Starting a business on your own can be difficult. Sometimes finding a partner with the right skills set is a necessity. If you're about to partner up, consider the following:
1. Find a partner at your own speed
If you're going to have a partner, it's key that you have the right one. When you sign up at free sites like StartUpWithMe.com and FounderDating.com, they'll screen potential co-founders to make sure they're not looking to poach your talent and suggest matches based on complementary experience, skills, and expectations.
2. Consider working with a start-up accelerator
There are organizations around the country providing professional development, networking, training, consulting, and other opportunities for entrepreneurs. Visit GlobalAcceleratorNetwork.com to find one near you.
3. Find capital online
Peer-to-peer lending sites like Prosper.com and LendingClub.com can help when you're looking for start-up capital. With sites like these, you're borrowing money directly from individuals, not banks, at an interest rate determined by your creditworthiness.
A new evolution called "crowdfunding" is the latest wrinkle in bankless borrowing. With crowdfunding, you let others know about your business idea online with an appeal for funds. Kickstarter.com is the most popular crowdfunding portal, but if you don't get 100 percent funding for a potential project, you get no money at all. IndieGoGo.com, on the other hand, allows you to get whatever money is pledged even if you don't reach 100 percent funding.
4. Consider the freemium model
Freemium is a very hot word right now. Under a freemium business model, especially when you're talking about a technology-based business model, you give away something for free and then require customers to pay for an upgrade if they want more of what you've got.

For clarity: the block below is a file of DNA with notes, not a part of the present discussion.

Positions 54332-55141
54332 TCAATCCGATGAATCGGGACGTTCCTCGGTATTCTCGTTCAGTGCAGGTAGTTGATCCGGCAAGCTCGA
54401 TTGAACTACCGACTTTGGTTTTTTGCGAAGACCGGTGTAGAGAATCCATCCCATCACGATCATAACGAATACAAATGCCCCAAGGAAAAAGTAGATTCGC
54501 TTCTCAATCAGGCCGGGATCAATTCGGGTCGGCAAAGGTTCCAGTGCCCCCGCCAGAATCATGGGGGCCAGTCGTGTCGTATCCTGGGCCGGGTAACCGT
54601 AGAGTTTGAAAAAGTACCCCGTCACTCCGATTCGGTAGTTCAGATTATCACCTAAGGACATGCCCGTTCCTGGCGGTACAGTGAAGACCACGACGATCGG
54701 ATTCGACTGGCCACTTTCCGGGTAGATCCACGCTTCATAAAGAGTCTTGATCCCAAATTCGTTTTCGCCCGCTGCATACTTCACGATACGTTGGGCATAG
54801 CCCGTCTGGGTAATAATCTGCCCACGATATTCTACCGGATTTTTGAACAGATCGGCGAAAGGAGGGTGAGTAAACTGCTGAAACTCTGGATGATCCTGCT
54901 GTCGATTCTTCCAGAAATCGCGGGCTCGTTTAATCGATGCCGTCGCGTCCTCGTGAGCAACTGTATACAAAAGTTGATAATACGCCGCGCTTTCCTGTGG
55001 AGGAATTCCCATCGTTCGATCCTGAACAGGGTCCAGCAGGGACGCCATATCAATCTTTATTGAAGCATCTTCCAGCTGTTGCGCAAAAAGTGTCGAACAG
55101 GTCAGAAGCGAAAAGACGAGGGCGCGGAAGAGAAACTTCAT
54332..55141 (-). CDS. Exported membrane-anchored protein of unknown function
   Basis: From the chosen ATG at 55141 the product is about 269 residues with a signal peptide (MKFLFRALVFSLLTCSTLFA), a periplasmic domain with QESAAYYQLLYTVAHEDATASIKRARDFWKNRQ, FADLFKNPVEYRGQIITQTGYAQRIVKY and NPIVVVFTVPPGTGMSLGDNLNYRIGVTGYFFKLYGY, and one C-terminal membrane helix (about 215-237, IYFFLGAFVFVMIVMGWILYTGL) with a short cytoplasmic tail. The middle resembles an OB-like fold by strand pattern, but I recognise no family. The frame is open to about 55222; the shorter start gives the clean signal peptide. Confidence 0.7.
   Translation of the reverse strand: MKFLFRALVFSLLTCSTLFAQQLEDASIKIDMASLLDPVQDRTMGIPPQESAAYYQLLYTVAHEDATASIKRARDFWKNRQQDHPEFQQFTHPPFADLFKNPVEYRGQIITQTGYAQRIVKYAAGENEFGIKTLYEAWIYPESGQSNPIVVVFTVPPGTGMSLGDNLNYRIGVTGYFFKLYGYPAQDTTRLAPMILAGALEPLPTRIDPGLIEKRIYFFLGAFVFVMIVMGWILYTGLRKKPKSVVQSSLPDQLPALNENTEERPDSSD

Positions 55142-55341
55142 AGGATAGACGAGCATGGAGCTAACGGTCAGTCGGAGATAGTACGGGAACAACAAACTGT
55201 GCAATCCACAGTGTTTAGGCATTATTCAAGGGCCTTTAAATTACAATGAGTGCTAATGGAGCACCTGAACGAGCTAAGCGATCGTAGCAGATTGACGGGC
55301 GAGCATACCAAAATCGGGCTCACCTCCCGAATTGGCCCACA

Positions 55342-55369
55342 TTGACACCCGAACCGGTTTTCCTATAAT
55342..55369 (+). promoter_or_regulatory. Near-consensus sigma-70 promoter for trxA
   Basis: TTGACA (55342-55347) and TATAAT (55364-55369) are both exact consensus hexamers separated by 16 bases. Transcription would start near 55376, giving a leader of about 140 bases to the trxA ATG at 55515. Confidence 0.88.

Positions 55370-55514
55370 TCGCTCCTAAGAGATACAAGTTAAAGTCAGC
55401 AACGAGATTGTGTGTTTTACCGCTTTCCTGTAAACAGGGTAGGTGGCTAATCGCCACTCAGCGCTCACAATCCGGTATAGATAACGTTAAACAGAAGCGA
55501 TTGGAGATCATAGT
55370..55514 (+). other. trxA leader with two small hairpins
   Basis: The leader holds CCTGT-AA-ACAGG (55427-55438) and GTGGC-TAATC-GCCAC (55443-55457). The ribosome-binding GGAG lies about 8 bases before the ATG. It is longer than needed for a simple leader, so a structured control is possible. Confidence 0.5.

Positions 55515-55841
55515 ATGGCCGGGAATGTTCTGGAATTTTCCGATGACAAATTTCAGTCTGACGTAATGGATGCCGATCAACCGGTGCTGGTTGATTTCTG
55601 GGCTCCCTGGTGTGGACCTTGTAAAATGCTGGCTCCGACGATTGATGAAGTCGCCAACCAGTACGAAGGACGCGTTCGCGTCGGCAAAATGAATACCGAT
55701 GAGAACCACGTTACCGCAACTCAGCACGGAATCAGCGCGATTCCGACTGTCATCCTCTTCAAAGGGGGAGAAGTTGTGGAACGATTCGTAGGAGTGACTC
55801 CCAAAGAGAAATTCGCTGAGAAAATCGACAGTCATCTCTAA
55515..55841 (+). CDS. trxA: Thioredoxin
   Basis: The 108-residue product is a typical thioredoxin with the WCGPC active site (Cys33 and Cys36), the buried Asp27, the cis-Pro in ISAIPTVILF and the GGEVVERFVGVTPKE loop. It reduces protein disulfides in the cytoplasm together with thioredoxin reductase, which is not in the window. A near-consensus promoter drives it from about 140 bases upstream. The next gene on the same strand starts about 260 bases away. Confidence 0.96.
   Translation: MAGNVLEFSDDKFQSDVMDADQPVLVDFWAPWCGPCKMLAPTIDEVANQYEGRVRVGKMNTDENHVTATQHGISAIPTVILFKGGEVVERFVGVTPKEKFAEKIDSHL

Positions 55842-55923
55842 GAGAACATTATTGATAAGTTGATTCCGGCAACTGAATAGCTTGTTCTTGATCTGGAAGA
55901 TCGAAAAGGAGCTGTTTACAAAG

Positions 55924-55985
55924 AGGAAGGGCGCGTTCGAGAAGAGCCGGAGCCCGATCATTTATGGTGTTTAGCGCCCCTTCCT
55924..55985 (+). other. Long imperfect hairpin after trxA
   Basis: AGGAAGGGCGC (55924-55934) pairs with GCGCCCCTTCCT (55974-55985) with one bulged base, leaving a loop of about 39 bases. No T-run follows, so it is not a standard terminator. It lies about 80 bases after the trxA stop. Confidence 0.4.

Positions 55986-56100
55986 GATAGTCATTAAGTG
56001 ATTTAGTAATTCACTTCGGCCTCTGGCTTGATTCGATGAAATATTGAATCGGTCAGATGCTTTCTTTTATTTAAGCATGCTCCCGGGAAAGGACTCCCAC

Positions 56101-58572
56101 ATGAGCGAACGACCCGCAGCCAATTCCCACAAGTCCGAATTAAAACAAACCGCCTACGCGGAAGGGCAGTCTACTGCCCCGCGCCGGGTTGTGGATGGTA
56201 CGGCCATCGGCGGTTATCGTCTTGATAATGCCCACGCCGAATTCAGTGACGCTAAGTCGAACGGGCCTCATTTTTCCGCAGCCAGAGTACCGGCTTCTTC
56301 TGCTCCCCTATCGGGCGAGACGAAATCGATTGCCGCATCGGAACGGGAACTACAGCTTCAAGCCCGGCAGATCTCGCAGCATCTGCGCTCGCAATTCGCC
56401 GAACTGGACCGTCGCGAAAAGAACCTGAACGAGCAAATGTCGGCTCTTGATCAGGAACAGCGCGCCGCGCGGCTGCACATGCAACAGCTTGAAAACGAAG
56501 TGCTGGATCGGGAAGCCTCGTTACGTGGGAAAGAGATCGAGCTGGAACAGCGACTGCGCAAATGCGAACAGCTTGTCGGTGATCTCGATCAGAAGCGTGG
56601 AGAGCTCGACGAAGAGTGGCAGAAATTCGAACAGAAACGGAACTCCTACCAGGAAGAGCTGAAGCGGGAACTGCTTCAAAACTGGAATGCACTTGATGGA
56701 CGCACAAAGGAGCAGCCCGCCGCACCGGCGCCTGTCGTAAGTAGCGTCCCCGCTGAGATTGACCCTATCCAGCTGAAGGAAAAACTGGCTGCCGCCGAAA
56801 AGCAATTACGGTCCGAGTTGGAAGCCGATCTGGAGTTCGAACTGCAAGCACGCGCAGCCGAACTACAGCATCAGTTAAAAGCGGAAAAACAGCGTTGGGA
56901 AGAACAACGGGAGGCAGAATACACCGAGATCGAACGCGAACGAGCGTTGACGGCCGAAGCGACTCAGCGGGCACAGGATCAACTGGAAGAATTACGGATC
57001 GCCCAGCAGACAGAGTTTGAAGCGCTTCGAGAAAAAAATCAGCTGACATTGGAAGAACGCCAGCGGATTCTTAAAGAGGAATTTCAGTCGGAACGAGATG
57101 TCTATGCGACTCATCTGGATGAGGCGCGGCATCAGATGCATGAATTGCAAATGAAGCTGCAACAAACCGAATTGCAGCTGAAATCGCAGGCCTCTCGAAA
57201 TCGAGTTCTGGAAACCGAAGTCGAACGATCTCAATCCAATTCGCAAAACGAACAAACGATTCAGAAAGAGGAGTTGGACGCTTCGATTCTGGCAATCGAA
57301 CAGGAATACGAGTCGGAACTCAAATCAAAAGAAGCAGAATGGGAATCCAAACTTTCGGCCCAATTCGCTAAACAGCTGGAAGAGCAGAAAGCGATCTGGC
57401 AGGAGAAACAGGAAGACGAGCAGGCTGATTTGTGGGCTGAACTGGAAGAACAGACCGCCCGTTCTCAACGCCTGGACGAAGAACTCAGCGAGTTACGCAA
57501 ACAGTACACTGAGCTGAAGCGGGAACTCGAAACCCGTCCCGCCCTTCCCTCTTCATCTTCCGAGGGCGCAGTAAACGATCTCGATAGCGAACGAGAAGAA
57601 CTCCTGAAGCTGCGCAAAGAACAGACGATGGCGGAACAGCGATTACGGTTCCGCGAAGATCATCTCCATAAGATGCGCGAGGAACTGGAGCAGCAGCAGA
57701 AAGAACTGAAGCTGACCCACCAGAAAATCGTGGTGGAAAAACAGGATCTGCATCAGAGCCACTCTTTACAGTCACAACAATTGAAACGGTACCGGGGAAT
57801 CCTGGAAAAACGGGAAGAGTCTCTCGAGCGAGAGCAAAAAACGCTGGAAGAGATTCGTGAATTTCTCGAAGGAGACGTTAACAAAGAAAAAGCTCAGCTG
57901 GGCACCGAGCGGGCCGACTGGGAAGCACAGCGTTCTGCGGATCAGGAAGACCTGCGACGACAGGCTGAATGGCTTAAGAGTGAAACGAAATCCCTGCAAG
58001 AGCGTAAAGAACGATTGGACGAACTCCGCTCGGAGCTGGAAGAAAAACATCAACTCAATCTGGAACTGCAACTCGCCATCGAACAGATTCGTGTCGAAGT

For example, The New York Times reports the iPhone game Temple Run wasn't getting a lot of downloads at 99 cents a pop. So the makers started offering it for free. Suddenly, it had more than 40 million downloads. As the game makers discovered, when the game was given away for free, people ended up spending money to upgrade to a premium pay version over time.
5. Don't ignore your retirement planning
Nearly a third of all entrepreneurs aren't saving anything at all for their retirement, according to a new survey from non-profit The American College. They're too busy pouring every penny back into their business, thinking that will be their big score. Maybe, but maybe not.
Here's my alternative: As a self-employed person, you have access to a simplified employee pension (SEP). The paperwork to set up a SEP is simple, and you can even open one at a low-cost investment house like Vanguard, Fidelity or T. Rowe Price at no cost.
SEPs work like a traditional IRA or 401(k), with a current year tax deduction. Withdrawals are taxed at retirement. SEPs also offer flexibility because you can put in from zero in a year to as much as $53,000. That's helpful during the feast or famine start-up years. Don't miss this opportunity to save for your future!
For more money-saving tips, visit ClarkHoward.com. Money in Your Pocket. Advice You Can Trust.